Queens of the Electronic Underground – O2 Ritz, Manchester, 20/07/2019 (Manchester International Festival)

Queens of the Electronic Underground – O2 Ritz, Manchester, 20/07/2019 (Manchester International Festival)

One of the final acts of this year’s MIF was billed as the coming together of five of the leading female electronic music artists in the world, curated by BBC DJ Mary Anne Hobbs who also, as she’d promised, “spun a few discs”. It was “an evening of pioneering sound and breath-taking visuals” in the venerable old Ritz, probably Manchester’s longest-serving venue.

What it taught me is just how vast the range of what we lazily label ‘electronic music’ is. No two artists sounded the same or anything like it. We got everything from folk music to EDM to industrial garage, the common denominator being an electronic ‘signature.’

It was a marathon event, of five hours, and seven or more with DJ sessions at each end. One of the artists, Holly Herndon, had participated in MIF17 two years ago when she and others had performed individual sets under the (again Hobbs-curated) ‘Dark Matter’ agenda, on different nights in the sauna-like Gorilla across the road and I think it’s fair to say the majority of what was eventually close to a sell-out audience had come to see her.

First up was Sweden’s minimalistic, dark Klara Lewis, unfortunately performing in front of only a couple of hundred people. The latecomers missed what for me was the most audio-visually pleasing set of the night. If it goes to YouTube make a point of seeking it out and give yourself 45 minutes of delight.  From the moment it began it was evident it would have been perfect music for the Laurie Anderson ‘To the Moon’ virtual reality experience taking place nearby. They should get together.

The best description I can come up with is a powerful choral drone. Visually it looked as if she’d flown an actual drone, or perhaps it was an aircraft taking off and ascending, over a large urban area, to the sound of the word ‘leaving’(?) repeated over and over as the choral sound rose to a crescendo. At first I thought it was Reykjavik but its size and the presence of smokestacks put that idea to bed.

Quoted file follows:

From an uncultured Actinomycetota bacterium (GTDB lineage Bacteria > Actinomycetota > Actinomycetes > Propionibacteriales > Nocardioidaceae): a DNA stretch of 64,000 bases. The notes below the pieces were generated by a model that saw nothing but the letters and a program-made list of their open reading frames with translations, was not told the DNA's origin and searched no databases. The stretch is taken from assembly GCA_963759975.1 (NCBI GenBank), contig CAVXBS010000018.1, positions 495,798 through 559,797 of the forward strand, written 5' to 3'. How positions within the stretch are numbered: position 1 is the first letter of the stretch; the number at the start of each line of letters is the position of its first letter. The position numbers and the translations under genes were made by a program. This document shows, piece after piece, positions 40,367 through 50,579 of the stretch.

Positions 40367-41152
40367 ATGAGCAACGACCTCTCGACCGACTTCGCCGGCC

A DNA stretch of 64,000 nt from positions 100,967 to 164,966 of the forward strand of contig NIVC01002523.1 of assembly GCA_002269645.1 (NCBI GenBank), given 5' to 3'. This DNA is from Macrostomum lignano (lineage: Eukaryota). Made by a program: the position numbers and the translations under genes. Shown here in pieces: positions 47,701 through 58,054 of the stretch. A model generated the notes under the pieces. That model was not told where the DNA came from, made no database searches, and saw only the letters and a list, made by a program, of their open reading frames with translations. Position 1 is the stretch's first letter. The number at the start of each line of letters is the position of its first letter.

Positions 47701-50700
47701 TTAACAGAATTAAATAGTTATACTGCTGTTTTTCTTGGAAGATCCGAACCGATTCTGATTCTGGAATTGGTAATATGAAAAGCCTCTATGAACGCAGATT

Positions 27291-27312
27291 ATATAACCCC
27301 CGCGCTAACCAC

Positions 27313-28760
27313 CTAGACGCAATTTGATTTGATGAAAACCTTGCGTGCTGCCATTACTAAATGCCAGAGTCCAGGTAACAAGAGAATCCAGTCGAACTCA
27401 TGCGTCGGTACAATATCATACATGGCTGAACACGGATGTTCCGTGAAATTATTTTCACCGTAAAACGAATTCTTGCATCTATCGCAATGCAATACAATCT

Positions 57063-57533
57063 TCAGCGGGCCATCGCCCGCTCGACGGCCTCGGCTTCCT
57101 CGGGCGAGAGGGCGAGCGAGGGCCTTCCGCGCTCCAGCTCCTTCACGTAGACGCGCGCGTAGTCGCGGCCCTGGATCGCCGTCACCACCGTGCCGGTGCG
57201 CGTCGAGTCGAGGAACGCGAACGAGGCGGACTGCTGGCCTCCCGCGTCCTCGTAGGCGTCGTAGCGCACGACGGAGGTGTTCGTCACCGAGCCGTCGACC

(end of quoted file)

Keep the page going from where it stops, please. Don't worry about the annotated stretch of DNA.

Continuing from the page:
As the video progresses strange things start to happen. The lights of buildings and streetlamps appear to transform into burning coals, even lava. Cumulus clouds appear, or are they birds? How can clouds ‘flap’? Then they turn into long red serpents. Later, the city turns into a Manhattan-like forest, then skyscrapers that are giant chimneys, a set of curtains and finally a futuristic space city with windows that look like faces.

I have no idea what Lewis is trying to say with this show; there’s almost certainly an environmental message in it but it made for “an immersive journey into the future”, another tag applied to this show by the MIF and got it off  to a great start.

Klara Lewis – View

The next artist was the American Katie Gateley, with two separate pieces, neither of which, unfortunately, was really loud enough. When you can hear the audience more than the performance in a show like this something is wrong and as a result she couldn’t hold its attention sufficiently.

She had no supporting visual other than some subtle spots but added to her performance with live vocals and seemed actually to be playing an instrument at times. The first piece was in the manner of an electronic lullaby and the second one more powerful, with the sound of war drums building into a persistent drone and ultimately a gigantic buzz saw. She’s billed as ‘unpredictable’ and this set certainly was.

Katie Gateley – Color

As indeed was the following one, by ‘the alchemist’ Aïsha Devi. The radical Berlin-based artist has a particular interest in club music and it shows. She worked with a visual artist, MFO (Marcel Weber) on a special collaborative piece for this performance, which was the original reason Mary Anne Hobbs and MFI put a large screen into the venue. Weber has an impressive CV that embraces work with the Barbican, Centre Pompidou and Opera National de Paris.

What we got on the night, apart from the stage being covered in silver foil, was a high class light show as Devi opened her hour long act with a red light, smoke filled interpretation of Dante’s Inferno, or so it seemed. Thereafter she moved through a set where much of the music approximated to EDM, punctuated by indefinable sounds (one was like a theremin and evoked bad 1950’s sci-fi movies) and occasionally played at a speed that only Roadrunner could dance to.

And she can sing, too, in a soprano voice that falls between operatic and metal.

The total experience was exhilarating if occasionally disorganised while the light show, with a perfect balance between many flashing spots and strobes and a beautiful ultra violet display reflecting off the silver foil, accompanied her music seamlessly.

The performance ended with what sounded like multiple AK47 fire and by now we were in need of something a little more sedate.

Aïsha Devi – Mazdâ